Mapping the Human Connectome

  • Published27 Oct 2017
  • Reviewed27 Oct 2017
  • Source BrainFacts/SfN

Creating a map of the most complicated terrain in the universe requires a host of special technologies. 

Animation by Annie Campbell, Jim Stanis and Matt Wimsatt. Brainbow images provided by Jeff Lichtman, Harvard University. Diffusion tensor image provided by NICHD NIH.




In the early 1800s, Lewis and Clark set out to map the western United States. Charting the network of rivers that wound their way across the land.


Like those 19th century explorers, scientists have similarly been plotting the connections between the brain cells that underpin our every thought, action, and emotion. That effort began more than 100 years ago, when the Italian scientist Camillo Golgi formulated a way to stain individual brain cells called neurons. Neurons communicate with each other via chemical and electrical signals and Golgi’s technique enabled scientists to observe neurons in their entirety, including their specialized extensions, axons and dendrites, as they wound their way through brain tissue.


 Golgi's discoveries ushered in a new era in neuroscience by giving scientists a glimpse of a key component of the nervous system. Even so the technique was limited: All neurons stained the same color and only a few could be visualized at a time.  It was impossible to develop a comprehensive map or “connectome” of where and how each neuron’s dendrites connected with other neurons.


In the hundred years since, technologies Golgi couldn’t possibly have imagined are promising to deliver a “connectome” with remarkable resolution.


One of the most exciting developments uses a sophisticated genetic engineering technique to make neighboring neurons glow in a variety of colors.


Scientists introduce a random combination of four different fluorescent proteins into each neuron. As those proteins accumulate in varying amounts, roughly 100 different colors can emerge. The technique was dubbed Brainbow, appropriately enough, for the stunning rainbow-like images it creates. With each neuron receiving its own color, researchers can tease out the connections between them.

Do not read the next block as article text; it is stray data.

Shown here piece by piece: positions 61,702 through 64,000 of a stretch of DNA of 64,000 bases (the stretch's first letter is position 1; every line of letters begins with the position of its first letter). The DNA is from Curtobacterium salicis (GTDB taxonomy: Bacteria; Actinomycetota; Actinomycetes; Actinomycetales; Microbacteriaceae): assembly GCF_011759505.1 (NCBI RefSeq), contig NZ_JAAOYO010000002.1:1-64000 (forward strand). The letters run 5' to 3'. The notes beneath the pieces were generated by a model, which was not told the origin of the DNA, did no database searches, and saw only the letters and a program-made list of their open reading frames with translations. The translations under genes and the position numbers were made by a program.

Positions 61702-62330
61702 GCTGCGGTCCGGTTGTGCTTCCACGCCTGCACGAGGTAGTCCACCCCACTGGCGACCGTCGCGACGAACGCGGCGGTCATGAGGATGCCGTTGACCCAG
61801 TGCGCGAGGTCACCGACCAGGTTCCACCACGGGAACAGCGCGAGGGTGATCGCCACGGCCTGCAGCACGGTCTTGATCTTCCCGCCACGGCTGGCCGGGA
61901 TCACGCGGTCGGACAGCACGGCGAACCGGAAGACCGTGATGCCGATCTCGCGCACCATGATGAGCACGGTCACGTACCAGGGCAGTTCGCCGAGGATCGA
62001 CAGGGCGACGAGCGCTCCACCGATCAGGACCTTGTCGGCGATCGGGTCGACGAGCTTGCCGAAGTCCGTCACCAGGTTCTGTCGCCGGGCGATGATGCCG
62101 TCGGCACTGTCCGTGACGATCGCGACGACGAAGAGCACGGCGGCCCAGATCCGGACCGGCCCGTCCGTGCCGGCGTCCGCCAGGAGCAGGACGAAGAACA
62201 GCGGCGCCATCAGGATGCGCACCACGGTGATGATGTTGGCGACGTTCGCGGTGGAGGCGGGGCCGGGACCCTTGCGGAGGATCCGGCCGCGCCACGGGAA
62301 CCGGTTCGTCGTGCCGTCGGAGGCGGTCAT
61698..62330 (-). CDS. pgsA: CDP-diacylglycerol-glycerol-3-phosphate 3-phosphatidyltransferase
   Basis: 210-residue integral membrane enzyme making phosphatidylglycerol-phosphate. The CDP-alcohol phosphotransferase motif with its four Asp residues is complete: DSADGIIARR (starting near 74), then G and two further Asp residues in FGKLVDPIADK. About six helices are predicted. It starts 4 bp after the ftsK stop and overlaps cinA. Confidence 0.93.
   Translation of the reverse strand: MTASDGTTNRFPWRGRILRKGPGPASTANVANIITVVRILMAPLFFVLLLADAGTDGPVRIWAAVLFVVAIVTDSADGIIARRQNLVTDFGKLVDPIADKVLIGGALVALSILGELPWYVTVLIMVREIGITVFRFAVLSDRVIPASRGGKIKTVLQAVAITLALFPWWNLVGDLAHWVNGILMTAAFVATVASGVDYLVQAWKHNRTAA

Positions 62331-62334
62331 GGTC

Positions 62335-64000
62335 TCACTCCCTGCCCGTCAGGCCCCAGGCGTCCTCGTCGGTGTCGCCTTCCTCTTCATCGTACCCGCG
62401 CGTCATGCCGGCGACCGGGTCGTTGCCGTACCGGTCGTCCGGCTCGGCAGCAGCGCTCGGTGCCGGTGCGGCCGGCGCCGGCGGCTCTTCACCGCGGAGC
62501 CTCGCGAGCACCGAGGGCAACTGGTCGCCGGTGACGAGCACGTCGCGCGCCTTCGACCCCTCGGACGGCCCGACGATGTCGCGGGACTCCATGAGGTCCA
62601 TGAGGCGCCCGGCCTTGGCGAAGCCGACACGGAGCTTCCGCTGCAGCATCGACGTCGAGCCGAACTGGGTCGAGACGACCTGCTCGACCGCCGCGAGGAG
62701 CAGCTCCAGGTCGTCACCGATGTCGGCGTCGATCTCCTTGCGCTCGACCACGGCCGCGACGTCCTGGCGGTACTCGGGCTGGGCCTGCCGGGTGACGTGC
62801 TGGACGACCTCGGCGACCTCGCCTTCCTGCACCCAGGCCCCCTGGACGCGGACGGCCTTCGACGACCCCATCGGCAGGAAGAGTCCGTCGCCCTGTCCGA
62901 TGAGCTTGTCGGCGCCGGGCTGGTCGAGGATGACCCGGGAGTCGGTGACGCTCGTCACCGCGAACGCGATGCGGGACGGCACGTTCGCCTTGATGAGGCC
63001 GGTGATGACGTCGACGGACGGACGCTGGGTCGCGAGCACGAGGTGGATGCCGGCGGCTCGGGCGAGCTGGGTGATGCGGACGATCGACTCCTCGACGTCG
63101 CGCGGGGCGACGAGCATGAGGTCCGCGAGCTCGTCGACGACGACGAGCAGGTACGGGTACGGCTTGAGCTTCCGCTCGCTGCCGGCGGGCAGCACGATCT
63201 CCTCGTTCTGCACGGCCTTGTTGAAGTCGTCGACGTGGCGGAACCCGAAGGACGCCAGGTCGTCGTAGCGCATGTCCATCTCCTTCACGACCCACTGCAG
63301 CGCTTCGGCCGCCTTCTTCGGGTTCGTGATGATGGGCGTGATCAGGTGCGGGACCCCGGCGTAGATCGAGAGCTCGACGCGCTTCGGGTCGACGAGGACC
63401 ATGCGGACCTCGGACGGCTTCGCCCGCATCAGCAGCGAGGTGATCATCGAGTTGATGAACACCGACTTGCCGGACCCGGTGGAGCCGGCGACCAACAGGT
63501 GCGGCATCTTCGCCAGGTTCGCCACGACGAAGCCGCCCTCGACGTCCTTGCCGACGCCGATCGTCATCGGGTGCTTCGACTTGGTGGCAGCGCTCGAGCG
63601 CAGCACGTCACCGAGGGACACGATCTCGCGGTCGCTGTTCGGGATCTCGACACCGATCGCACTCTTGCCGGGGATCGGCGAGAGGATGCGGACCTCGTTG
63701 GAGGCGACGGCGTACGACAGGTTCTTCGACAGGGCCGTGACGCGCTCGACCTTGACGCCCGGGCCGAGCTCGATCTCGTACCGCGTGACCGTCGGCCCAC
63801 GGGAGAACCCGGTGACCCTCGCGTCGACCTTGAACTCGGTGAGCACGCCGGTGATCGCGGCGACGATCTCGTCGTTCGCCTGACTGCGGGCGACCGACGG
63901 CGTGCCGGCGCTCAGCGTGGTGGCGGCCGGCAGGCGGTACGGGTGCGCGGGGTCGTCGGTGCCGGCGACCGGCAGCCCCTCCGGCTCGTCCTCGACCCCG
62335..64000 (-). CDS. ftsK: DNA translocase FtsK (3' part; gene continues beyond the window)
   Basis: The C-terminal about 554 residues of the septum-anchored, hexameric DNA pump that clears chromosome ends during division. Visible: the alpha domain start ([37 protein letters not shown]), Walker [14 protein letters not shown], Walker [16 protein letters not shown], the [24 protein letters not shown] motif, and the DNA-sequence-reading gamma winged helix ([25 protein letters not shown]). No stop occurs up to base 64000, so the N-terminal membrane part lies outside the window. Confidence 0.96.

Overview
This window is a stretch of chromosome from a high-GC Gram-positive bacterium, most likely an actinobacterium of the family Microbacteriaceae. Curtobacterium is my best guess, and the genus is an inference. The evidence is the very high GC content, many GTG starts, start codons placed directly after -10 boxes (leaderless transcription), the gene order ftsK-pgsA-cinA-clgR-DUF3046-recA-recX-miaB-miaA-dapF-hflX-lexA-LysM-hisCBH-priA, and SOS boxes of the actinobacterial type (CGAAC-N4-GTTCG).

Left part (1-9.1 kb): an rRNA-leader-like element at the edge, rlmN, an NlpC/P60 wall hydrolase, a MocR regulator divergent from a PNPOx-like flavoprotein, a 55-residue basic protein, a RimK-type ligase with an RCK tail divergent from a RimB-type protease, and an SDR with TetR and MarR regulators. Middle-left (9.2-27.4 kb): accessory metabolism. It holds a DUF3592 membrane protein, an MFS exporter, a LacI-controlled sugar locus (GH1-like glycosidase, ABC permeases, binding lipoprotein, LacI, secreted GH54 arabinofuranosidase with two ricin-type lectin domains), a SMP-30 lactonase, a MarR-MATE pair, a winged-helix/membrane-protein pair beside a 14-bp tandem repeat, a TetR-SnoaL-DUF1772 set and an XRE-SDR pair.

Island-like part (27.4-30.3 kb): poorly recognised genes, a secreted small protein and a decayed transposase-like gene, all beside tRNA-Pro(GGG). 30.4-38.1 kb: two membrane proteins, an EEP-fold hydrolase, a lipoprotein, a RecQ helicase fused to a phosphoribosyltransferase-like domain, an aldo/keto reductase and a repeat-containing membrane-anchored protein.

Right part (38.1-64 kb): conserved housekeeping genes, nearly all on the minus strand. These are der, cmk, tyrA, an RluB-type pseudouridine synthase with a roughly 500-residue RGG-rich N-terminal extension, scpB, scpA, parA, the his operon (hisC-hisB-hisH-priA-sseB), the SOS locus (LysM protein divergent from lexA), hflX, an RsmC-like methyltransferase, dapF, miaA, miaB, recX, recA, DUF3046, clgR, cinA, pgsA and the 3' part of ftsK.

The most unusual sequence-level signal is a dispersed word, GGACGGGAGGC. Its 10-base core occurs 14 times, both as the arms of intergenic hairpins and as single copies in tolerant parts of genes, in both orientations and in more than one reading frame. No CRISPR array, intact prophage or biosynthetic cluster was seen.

Brainbow is just one innovative technology scientists have employed to map connections in the brain. Even viruses can play a role. For example, when the rabies virus infects an animal or human, it attacks and spreads throughout the brain. By modifying the rabies virus to leave a trail of green fluorescent protein behind, researchers can map connections in the brain by tracking the virus as it jumps across the junctions between neurons known as synapses.


Fiber optics, too, have illuminated the workings of the brain. Using a combination of genetic engineering and fiber optics, scientists use flashes of light to activate neurons engineered to contain a light sensing protein. That activation stimulates the next neuron in the circuit. Scientists have already used the technology to examine disease-related circuitry in studies of Parkinson’s disease in a rodent.


Mapping the precise connections between individual neurons involves research with animals. New imaging technologies, however, are providing researchers tools to examine the human connectome.


For example, a noninvasive brain imaging technique called diffusion tensor imaging measures the behavior of water molecules in the brain. Water molecules tend to move along the length of nerve fibers, rather than side to side. Diffusion tensor imaging tracks the direction of water movement along the fibers allowing researchers to see the pathways connecting localized brain regions. By comparing diffusion imaging data from healthy and diseased people, researchers are learning how diseases and disorders affect brain circuits.


We can now look in a comprehensive way at which parts of the human brain are connected to each other. For the finer details of how neurons link up, we rely on information from experimental animals – at least for now.


Mapping the connectome is an enormous project, benefiting from the efforts of researchers throughout the neuroscience community. But just as it’s now possible to use Google Earth to track almost any route across the globe, we may one day know how any single neuron communicates with the rest of the brain.

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